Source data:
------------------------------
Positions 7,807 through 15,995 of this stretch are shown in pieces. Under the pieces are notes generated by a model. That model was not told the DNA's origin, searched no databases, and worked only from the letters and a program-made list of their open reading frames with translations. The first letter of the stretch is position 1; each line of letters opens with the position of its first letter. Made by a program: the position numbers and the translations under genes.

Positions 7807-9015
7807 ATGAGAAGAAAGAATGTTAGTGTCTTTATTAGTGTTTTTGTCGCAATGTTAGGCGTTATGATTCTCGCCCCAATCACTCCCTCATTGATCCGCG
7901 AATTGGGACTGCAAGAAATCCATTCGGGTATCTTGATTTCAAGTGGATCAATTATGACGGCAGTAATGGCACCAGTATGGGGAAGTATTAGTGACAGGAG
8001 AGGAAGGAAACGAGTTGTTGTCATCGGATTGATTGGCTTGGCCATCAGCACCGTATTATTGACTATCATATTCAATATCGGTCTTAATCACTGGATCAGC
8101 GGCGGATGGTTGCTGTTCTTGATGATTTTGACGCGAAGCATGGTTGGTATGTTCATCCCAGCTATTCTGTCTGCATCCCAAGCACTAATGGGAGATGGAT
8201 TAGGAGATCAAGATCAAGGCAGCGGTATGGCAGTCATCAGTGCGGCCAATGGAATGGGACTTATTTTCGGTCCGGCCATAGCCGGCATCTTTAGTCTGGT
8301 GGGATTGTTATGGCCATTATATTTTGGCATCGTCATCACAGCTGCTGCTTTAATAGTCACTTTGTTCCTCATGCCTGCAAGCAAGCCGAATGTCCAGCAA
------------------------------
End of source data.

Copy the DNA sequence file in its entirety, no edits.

Positions 7,807 through 15,995 of this stretch are shown in pieces. Under the pieces are notes generated by a model. That model was not told the DNA's origin, searched no databases, and worked only from the letters and a program-made list of their open reading frames with translations. The first letter of the stretch is position 1; each line of letters opens with the position of its first letter. Made by a program: the position numbers and the translations under genes.

Positions 7807-9015
7807 ATGAGAAGAAAGAATGTTAGTGTCTTTATTAGTGTTTTTGTCGCAATGTTAGGCGTTATGATTCTCGCCCCAATCACTCCCTCATTGATCCGCG
7901 AATTGGGACTGCAAGAAATCCATTCGGGTATCTTGATTTCAAGTGGATCAATTATGACGGCAGTAATGGCACCAGTATGGGGAAGTATTAGTGACAGGAG
8001 AGGAAGGAAACGAGTTGTTGTCATCGGATTGATTGGCTTGGCCATCAGCACCGTATTATTGACTATCATATTCAATATCGGTCTTAATCACTGGATCAGC
8101 GGCGGATGGTTGCTGTTCTTGATGATTTTGACGCGAAGCATGGTTGGTATGTTCATCCCAGCTATTCTGTCTGCATCCCAAGCACTAATGGGAGATGGAT
8201 TAGGAGATCAAGATCAAGGCAGCGGTATGGCAGTCATCAGTGCGGCCAATGGAATGGGACTTATTTTCGGTCCGGCCATAGCCGGCATCTTTAGTCTGGT
8301 GGGATTGTTATGGCCATTATATTTTGGCATCGTCATCACAGCTGCTGCTTTAATAGTCACTTTGTTCCTCATGCCTGCAAGCAAGCCGAATGTCCAGCAA